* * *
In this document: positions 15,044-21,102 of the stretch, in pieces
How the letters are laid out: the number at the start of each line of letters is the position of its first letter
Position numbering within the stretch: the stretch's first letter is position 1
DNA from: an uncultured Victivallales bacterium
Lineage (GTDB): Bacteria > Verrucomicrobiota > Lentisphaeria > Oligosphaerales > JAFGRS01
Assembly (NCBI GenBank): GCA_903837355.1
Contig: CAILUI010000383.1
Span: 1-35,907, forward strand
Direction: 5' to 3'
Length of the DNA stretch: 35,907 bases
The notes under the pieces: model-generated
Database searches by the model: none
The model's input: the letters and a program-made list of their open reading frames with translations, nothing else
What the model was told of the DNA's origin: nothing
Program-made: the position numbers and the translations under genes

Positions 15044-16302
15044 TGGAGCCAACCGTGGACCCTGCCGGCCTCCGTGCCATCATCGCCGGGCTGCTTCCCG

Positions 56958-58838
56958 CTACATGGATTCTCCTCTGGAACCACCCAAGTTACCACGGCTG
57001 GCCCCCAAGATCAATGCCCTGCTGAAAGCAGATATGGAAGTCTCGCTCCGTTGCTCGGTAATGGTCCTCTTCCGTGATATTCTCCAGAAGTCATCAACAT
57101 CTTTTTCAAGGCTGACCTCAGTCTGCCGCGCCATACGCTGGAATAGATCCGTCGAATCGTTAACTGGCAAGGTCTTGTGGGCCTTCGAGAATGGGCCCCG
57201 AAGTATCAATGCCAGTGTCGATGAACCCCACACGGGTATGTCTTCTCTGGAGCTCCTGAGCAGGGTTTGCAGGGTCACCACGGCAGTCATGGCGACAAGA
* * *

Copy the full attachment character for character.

In this document: positions 15,044-21,102 of the stretch, in pieces
How the letters are laid out: the number at the start of each line of letters is the position of its first letter
Position numbering within the stretch: the stretch's first letter is position 1
DNA from: an uncultured Victivallales bacterium
Lineage (GTDB): Bacteria > Verrucomicrobiota > Lentisphaeria > Oligosphaerales > JAFGRS01
Assembly (NCBI GenBank): GCA_903837355.1
Contig: CAILUI010000383.1
Span: 1-35,907, forward strand
Direction: 5' to 3'
Length of the DNA stretch: 35,907 bases
The notes under the pieces: model-generated
Database searches by the model: none
The model's input: the letters and a program-made list of their open reading frames with translations, nothing else
What the model was told of the DNA's origin: nothing
Program-made: the position numbers and the translations under genes

Positions 15044-16302
15044 TGGAGCCAACCGTGGACCCTGCCGGCCTCCGTGCCATCATCGCCGGGCTGCTTCCCG

Positions 56958-58838
56958 CTACATGGATTCTCCTCTGGAACCACCCAAGTTACCACGGCTG
57001 GCCCCCAAGATCAATGCCCTGCTGAAAGCAGATATGGAAGTCTCGCTCCGTTGCTCGGTAATGGTCCTCTTCCGTGATATTCTCCAGAAGTCATCAACAT
57101 CTTTTTCAAGGCTGACCTCAGTCTGCCGCGCCATACGCTGGAATAGATCCGTCGAATCGTTAACTGGCAAGGTCTTGTGGGCCTTCGAGAATGGGCCCCG
57201 AAGTATCAATGCCAGTGTCGATGAACCCCACACGGGTATGTCTTCTCTGGAGCTCCTGAGCAGGGTTTGCAGGGTCACCACGGCAGTCATGGCGACAAGA